Haystack Building faced myriad obstacles
The neighbors affectionately call it the Haystack Building, because of the rock formations around it. It’s been under construction since 2009 but it wasn’t until mid-January that the project finally cleared permit requirements at Spokane City Hall.
It’s located just west of the South Perry Business District and is unlike other buildings in the neighborhood: it’s a combined yoga studio and apartment building.
Owners Rebecca Laurence and Lars Neises are building the Haystack Building at the far northern end of the property where they live.
“Lars always wanted to build a yoga studio,” said Laurence about how they got the idea for the building. “Most yoga studios are in old refurbished buildings. Sometimes they are not ideal. He always wanted to build the perfect studio.”
When the Haystack Building is done, it will feature two second-story yoga studios with a joint reception area and five one-bedroom apartments – four on the ground level, and one at the top level. The building is nestled in the landscape in such a manner that the upstairs yoga studios have easy wheelchair access via a flat ramp in the back.
The Haystack Building is obviously not a cookie-cutter project – had the builders realized how difficult it would be to get all the permits they needed, they probably wouldn’t have tried.
“We could have built a 42-unit apartment complex here just like that one,” said Neises, pointing to a neighboring complex. “That would not have been as difficult as building this building, but that’s not what we wanted to do.”
One problem they encountered was that yoga is considered a retail business in Spokane’s comprehensive plan. Their property is not zoned for retail use.
“Everyone knows yoga is not retail. I think that’s a problem with an outdated comprehensive plan,” Neises said. “Yoga meets all the requirements to be listed as a service.”
There have been no complaints from neighbors, except from an older gentleman who needed reassurance that yoga is not a religious cult.
“We cleared that up,” said Laurence, with a smile.
Last fall, on the brink of giving up, Laurence invited Councilman Jon Snyder to come see the building. He was impressed and went to bat for the project down at city hall.
“I’ve known Rebecca for a long time and I have great respect for her,” Snyder said. “Here’s this great project in a part of town that has seen some significant disinvestment, there should be something we could do to help them.”
Snyder said he had a brainstorming session with Scott Chesney, director of Spokane’s Planning Services Department.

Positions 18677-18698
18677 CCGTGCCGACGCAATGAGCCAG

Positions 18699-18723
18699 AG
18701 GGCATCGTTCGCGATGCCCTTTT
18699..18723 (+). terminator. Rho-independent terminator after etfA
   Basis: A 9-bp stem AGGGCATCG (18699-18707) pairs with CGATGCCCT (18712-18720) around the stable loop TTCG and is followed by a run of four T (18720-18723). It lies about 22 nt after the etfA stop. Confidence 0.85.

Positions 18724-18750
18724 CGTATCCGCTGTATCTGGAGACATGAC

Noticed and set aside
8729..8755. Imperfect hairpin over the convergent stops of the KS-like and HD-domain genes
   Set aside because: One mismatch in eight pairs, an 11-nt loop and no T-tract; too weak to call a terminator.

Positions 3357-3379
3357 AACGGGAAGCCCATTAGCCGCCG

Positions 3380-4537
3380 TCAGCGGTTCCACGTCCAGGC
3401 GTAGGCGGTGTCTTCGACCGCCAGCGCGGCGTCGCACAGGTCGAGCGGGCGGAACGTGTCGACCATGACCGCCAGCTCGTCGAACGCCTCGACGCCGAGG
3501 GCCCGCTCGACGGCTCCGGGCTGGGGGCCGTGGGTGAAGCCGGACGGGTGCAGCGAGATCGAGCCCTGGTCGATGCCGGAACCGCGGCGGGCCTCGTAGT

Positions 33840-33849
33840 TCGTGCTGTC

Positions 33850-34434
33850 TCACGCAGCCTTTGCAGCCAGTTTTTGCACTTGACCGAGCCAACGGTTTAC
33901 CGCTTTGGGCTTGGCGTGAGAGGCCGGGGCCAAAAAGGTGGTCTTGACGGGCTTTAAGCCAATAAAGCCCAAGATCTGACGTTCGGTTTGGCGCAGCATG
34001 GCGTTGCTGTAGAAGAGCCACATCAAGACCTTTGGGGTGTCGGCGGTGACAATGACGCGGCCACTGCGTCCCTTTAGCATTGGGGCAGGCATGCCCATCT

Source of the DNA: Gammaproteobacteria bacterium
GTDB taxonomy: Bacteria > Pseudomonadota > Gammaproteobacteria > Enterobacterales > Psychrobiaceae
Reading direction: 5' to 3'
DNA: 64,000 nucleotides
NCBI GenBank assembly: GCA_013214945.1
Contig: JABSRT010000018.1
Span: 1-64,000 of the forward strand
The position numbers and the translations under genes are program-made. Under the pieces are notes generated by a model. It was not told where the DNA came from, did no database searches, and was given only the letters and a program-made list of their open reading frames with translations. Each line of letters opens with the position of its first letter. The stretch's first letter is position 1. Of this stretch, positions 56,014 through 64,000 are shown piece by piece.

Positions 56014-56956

“I understand that we have uniform codes for a reason and that we don’t want to make too many spot decisions,” Snyder said, adding that Chesney was supportive. “This is just such a great infill project.”
The South Perry Business and Neighborhood Association wrote a letter in support of the Haystack Building.
The letter states in part that, “The architectural aesthetics of the building takes full advantage of naturally occurring geologic formations on site, while blending in with the existing mix of single family residences and a variety of apartment complexes.”
Laurence said at times it was overwhelming trying to keep the Haystack Building on track.
She said she and Neises aren’t developers, but “just normal people” who own a piece of property in the middle of a neighborhood, and wanted to do something good for themselves and the community. She calls the construction “over-the-top great.” For instance, if a future owner would like to change the use of the building, the interior walls can be moved or removed and the building will remain standing.
“We wanted to build the best building we could, we wanted to go as green as possible,” Laurence said. “We are just happy that things are working out well.”
Snyder said smaller neighborhood mixed-use projects like the Haystack Building deserve better support.
“There are so many more places in the city where we could do this, for instance mixing businesses at the ground level with apartments on top,” said Snyder. “At the city we got to be able to remove the roadblocks for people who are willing to try something different.”